• Emails saying that you can get a refund on taxes, utilities or similar are usually bogus and they are just after your personal and bank details.
  • There are lots of fake products available to buy online that say they can protect you or cure coronavirus. These will not help and are designed to take your money.
  • There are new mobile phone applications that claim to give you updates on the virus but instead, they lock your phone and demand a ransom.
  • Your bank or the police will never ask for your bank details over the phone.
  • People offering to do your shopping or collecting medication and asking for money upfront and then disappearing.

Doorstep fraud

Groups are setting up all over the county to offer support to people who are isolating. Whilst in the vast majority of these cases, the individuals will be well intentioned, there may be some who see this as an opportunity for their own criminal gain.

People carrying out shopping on behalf of you, or a loved one, will at some point need to be paid. If you give them cash, how do you know they will come back with the goods? If you give them your bank cards, they have access to all of your funds.

  • Stop – never do anything you don’t want to or make any decisions on the spot.
  • Check – Check for ID but remember most of these are community volunteers so wouldn’t necessarily have ID. There is no way of knowing whether they are legitimate.
  • Ask – Ask someone you trust for a second opinion, or ask them if they can provide the support you need.
  • Mine – If they ask for your card or your pin, remember this is very personal information which should not be shared.
  • Share – If you come across a scam, share your experience with others if possible to prevent them from being scammed.

Doorstep fraud is a crime. It happens to a wide range of people with all sorts of backgrounds. Please report it if it happens to you.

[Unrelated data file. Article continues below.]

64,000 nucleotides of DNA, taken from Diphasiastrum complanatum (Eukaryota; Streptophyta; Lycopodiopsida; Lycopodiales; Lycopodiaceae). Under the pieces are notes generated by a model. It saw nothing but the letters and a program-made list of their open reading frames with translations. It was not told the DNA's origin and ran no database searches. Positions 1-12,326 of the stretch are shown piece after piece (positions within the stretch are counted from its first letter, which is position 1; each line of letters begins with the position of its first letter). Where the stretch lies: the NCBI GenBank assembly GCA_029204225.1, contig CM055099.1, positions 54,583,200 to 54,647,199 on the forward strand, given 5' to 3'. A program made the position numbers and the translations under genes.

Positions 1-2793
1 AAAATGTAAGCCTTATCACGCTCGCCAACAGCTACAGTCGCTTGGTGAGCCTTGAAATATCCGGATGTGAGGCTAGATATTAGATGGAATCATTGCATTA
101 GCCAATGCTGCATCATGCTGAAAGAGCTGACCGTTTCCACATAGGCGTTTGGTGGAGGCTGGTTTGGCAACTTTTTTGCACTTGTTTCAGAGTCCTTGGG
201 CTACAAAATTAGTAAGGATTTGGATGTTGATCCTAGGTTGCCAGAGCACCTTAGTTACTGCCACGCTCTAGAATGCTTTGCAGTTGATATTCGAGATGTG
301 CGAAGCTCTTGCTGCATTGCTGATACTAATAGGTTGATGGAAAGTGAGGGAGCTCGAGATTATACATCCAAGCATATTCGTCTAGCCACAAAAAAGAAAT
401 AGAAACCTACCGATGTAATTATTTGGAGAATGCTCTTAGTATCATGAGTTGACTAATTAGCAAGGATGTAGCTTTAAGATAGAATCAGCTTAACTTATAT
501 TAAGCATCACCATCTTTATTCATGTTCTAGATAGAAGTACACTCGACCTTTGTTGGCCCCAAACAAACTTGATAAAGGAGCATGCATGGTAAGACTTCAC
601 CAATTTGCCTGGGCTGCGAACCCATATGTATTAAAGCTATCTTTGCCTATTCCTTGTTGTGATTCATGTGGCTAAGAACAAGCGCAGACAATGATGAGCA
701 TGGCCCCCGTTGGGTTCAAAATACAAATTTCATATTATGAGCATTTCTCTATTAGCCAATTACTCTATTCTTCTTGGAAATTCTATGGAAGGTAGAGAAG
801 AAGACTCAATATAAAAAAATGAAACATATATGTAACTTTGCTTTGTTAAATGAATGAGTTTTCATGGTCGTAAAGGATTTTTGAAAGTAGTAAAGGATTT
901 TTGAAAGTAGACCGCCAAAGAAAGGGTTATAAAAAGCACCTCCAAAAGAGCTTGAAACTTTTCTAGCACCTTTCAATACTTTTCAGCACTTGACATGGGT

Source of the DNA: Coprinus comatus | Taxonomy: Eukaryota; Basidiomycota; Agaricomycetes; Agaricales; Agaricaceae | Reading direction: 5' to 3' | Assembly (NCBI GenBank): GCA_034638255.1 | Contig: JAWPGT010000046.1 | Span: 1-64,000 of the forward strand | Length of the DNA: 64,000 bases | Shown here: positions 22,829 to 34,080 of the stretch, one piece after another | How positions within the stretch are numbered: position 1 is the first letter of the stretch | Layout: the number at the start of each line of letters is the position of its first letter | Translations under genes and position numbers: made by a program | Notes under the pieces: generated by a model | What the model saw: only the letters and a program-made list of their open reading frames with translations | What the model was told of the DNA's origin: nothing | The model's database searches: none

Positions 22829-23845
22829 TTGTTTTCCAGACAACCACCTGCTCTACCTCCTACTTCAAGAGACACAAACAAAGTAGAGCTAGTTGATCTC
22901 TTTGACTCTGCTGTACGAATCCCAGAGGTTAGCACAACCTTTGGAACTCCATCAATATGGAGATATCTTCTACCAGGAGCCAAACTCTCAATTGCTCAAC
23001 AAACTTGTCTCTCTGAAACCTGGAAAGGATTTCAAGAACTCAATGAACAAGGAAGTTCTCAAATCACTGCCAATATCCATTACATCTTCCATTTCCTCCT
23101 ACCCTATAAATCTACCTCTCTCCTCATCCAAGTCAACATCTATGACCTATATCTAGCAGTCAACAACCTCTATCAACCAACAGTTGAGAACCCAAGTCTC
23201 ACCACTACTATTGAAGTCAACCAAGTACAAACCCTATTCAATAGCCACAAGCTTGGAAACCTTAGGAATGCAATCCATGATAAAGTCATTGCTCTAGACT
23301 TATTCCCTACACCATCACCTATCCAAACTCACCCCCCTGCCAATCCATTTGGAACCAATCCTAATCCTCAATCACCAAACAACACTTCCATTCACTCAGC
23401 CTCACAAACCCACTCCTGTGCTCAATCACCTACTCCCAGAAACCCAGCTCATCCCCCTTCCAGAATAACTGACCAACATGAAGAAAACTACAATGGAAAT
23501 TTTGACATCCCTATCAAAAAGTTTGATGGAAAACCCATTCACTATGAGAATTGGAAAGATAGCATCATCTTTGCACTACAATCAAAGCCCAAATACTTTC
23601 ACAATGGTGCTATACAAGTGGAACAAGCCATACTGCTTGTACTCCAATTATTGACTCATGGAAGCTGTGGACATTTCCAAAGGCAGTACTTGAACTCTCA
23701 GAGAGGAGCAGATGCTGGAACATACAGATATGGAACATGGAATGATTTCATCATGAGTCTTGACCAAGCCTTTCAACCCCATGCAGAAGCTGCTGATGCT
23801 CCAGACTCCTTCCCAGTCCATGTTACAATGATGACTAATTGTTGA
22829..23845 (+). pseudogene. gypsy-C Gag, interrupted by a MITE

Advice for businesses

If you have re-opened your business or are planning to do so, please consider steps to keep your business safe and secure, especially now that additional measures to observe social distancing also have to be taken into account.

Download a bulletin with useful guidance here.


If you are keeping your premises closed, it’s important for you to review your security measures to reduce the chances of them being targeted by criminals.

Secured by Design, the Police Digital Security Centre, and the National Counter Terrorism Security Office have put together a number of tips to help you keep your business and your premises safe during this time.

Top 10 security tips for closed business premises

Top 10 cyber security tips for working from home


Supporting employees experiencing domestic abuse

The Government has put together a Domestic Abuse Guide for Employers to help them support members of staff who are or may be experiencing domestic abuse.

Services for victims of crime

The Victim Care Service provides support for victims of crime to cope with, and recover from, the harmful effects of the crime they have experienced. The service is funded by the Police and Crime Commissioner and provided by Victim Support.

The outbreak of COVID-19 has required the Victim Care Service to make changes in line with Government and Public Health England advice to protect the safety of staff, volunteers, service users and the public.

While the VCS is no longer able to offer face-to-face meetings at this time and users will no longer be able to ‘drop in’ to any office locations, there is still help available over the phone.

  • The VCS can now be contacted for self-referrals and queries from 9am-5pm Monday to Friday on 0808 178 1641.
  • Any calls to the service made within 8am-9am and 5pm-8pm Mon-Fri and 8am-8pm Saturday will be diverted to Victim Support’s national support line, so the call will still be answered.
  • Self-referrals can still be made via the Victim Care Service website, the Victim Support website or the Live Chat facility.

The Victim Care Service leaflet can be downloaded here.